Re: SV: [ANE-2] Re: Antiquities Forger "Outed" by Bob Simon and 60 Minutes
- Worse than that, we learn something that is false.
jimw wagner <jpw@...> wrote: I can, in a sense sympathize with the poster who claims that we can
learn things from unprovenanced inscribed articles.
On the other hand, I will definitely say that if an item is a fake, we
If (And I know nothing about the technology of such things) an inscribed
seal can be proven to be of the correct age by things other than the
epigraphy, then it may be worthwhile looking at it. If it cannot so be
proven, than (in my opinion) it is not worth much more than a warning of
how accomplished forgers can be.
To take something that has not be recorded and listed as having come
from a certain strata at a certain dig, and ascribe much meaning to it,
is not worth while.
I admit that I, too, and something of a sucker for something with
ancient writing on it. In the end, though, I can only say that extreme
care is the only sensible step in accepting anything that looks like it
might be good.
Trudy Kawami wrote:
> Hopefully, my post will put a stop to this. JK can believe what heEliot Braun, Ph D
> wants, but he is not the professional standard.
> I like the term "inscription fundamentalist."
> From: ANEemail@example.com [mailto:ANEfirstname.lastname@example.org] On Behalf Of
> Niels Peter Lemche
> Sent: Thursday, March 27, 2008 2:28 PM
> To: ANEemail@example.com
> Subject: SV: SV: [ANE-2] Re: Antiquities Forger "Outed" by Bob Simon and
> 60 Minutes
> J & J,
> There is really little reason to continue these monologues. Jack K loves
> his inscriptions, or so he told us, so he wants them to be genuine -- at
> all cost. It makes him blind for any argument.
> Funny, I have never met inscription fundamentalism before.
> J D's argument is the only feasible one among academics, but it is a
> fight uphill, when the opponent chooses J K's position.
> I have approved several mails today, especially from J K. I see no
> movement at all.
> Niels Peter Lemche
> [Non-text portions of this message have been removed]
> Yahoo! Groups Links
Sr. Fellow WF Albright Institute of Archaeological Research, Jerusalem
Associate Researcher Centre de Recherche Français de Jérusalem
PO Box 21, Har Adar 90836 Israel
Tel 972-2-5345687, Cell 972-50-2231096
Be a better friend, newshound, and know-it-all with Yahoo! Mobile. Try it now.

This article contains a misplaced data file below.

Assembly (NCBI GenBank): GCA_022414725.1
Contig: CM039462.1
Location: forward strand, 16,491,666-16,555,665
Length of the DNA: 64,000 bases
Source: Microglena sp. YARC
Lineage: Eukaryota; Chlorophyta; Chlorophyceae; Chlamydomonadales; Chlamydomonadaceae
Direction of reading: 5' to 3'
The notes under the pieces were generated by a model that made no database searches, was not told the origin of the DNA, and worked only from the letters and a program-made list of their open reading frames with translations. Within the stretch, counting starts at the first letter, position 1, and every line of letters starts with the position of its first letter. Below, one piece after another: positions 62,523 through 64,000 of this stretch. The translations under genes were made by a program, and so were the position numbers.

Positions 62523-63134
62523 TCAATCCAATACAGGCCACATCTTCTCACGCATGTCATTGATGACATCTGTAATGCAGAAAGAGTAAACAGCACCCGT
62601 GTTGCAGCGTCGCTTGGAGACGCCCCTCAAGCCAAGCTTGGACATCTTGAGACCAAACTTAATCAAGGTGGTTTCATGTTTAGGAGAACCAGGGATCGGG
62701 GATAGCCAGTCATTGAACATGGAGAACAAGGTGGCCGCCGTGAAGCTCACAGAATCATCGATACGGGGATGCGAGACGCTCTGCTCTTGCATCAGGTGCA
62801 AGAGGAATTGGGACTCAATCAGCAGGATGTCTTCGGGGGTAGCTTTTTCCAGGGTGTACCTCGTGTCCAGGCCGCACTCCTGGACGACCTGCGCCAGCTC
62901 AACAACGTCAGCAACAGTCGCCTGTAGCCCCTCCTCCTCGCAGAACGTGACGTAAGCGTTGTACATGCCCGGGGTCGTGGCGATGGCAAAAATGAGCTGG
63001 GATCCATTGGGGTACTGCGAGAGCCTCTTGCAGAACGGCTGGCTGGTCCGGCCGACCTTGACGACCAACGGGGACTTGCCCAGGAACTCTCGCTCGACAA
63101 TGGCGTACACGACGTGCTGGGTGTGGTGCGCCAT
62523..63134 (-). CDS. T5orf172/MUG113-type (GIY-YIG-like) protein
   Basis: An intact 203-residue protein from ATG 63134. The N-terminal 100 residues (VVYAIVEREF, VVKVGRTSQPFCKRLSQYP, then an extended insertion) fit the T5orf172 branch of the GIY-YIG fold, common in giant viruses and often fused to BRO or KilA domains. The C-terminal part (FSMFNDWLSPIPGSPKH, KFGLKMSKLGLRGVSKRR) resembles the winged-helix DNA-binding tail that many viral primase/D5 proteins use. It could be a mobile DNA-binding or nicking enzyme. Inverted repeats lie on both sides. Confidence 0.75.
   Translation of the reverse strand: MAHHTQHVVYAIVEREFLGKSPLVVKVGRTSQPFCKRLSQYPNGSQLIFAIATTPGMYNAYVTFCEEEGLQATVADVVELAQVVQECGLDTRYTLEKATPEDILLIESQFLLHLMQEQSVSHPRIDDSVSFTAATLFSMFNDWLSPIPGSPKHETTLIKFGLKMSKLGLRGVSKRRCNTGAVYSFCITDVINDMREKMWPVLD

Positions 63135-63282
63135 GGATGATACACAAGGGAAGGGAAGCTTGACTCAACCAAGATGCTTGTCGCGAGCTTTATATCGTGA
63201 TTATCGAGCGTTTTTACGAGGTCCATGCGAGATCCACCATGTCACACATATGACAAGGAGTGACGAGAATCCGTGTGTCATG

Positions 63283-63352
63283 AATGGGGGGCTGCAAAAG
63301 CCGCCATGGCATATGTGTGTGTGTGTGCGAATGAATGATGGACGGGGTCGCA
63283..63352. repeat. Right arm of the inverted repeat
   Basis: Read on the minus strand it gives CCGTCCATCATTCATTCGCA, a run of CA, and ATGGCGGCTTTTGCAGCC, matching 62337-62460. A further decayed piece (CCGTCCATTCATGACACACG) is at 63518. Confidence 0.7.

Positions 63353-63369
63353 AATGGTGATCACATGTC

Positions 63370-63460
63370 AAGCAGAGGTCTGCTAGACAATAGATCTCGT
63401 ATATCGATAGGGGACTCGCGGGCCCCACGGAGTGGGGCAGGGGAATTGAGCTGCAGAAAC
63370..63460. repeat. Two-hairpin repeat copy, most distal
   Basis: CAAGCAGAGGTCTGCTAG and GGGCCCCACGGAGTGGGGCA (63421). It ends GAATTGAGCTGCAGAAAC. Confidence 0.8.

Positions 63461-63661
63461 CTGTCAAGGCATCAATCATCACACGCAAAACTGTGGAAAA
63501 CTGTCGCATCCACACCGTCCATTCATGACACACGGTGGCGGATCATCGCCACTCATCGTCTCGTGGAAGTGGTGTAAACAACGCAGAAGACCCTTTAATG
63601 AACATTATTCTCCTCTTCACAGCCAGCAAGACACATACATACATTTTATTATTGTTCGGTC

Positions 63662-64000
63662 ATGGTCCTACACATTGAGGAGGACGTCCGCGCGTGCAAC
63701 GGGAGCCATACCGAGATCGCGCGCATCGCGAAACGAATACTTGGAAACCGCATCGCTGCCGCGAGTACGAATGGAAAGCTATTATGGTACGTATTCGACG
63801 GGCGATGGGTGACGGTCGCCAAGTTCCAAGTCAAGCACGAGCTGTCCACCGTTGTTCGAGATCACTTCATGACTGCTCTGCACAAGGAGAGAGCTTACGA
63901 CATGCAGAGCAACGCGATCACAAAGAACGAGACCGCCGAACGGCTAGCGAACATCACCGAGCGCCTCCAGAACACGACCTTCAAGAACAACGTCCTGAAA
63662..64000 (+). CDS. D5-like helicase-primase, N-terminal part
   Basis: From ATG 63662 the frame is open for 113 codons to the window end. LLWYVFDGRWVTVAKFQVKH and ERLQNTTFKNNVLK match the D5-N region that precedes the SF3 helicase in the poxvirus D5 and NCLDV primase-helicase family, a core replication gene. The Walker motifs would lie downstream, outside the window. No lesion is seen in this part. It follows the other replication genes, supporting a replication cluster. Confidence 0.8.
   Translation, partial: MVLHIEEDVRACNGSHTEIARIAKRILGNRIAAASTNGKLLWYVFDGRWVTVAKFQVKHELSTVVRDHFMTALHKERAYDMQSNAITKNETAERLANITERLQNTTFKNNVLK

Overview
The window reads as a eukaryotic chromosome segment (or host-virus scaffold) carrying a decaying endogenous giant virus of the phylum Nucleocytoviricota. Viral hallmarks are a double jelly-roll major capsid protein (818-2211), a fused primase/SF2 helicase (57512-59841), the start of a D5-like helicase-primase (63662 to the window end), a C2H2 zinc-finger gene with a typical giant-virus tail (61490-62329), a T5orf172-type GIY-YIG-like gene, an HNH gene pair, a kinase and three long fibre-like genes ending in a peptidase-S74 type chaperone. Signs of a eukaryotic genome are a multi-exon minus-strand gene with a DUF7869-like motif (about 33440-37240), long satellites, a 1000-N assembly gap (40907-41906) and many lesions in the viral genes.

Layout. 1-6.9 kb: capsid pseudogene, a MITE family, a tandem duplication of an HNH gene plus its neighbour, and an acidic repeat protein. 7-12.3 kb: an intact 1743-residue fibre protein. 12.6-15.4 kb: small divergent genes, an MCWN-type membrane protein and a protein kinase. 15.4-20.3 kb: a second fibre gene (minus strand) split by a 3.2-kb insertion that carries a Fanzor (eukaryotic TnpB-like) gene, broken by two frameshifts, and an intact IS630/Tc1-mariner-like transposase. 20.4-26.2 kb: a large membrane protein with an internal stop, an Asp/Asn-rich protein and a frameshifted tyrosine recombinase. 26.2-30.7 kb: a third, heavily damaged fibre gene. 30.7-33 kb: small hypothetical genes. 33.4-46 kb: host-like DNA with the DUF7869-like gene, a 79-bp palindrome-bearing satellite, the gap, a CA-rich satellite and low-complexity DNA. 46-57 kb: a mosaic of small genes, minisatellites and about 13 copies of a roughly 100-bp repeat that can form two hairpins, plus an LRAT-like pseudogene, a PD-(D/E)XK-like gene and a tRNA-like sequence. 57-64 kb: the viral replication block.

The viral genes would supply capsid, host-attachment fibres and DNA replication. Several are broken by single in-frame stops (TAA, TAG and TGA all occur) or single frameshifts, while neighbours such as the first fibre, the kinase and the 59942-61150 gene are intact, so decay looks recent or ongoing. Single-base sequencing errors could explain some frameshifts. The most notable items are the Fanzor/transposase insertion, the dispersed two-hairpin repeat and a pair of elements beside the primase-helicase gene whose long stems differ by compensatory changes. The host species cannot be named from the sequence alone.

[Non-text portions of this message have been removed]
I'm certain that, if he had thought it changed his thesis, George would have referenced your article on tool slippage. In fact he may have. Does anyone know of such a reference?
R. Brian Roberts
Amateur Researcher in Biblical Archaeology
Your impressions of Athas' research are not entirely accurate. George
Athas' book is well researched and he is a fine scholar. However, to my knowledge
George has neither touched nor picked up the Tel Dan stele (which surely
requires machinery to lift !). Rather, he studied it (front surfaces only)
housed behind its plexiglass shield at the Israel Museum as have I and as have
all other scholars since it was first put on display. The only time that it
has emerged from behind its plexiglass in recent years was when it went on tour
in America, and unfortunately Schniedewind et al prevented it from being
properly scientifically examined during that rare opportunity.
Unfortunately Athas did not have the benefit of my SJOT article on Tool
Slippage when he wrote his book, so his book does not adequately address the
evidence suggesting the possibility of forgery there discussed. In all fairness
he does however raise other points suggestive of its authenticity. I
consider the question of authenticity undecided and in fact undecidable without a
proper scientific examination, which George also supports as desirable in
amicable discussions on this list (or perhaps its earlier incarnation ANE). I
have no desire to resurrect the discussion - those interested can find it in the
archives and the original literature.
I have George Athas' book and consider it compellingâ¦.
Although its not written in stone (pun intended) I think he makes the
strongest case for his arrangement. He has touched it, picked it up and
examined it. That part is beyond my expertise and experience so I go with
what seems to be the most cogent argument. Until someone, including George
himself, comes up with a different scheme that is convincing, yes, I do.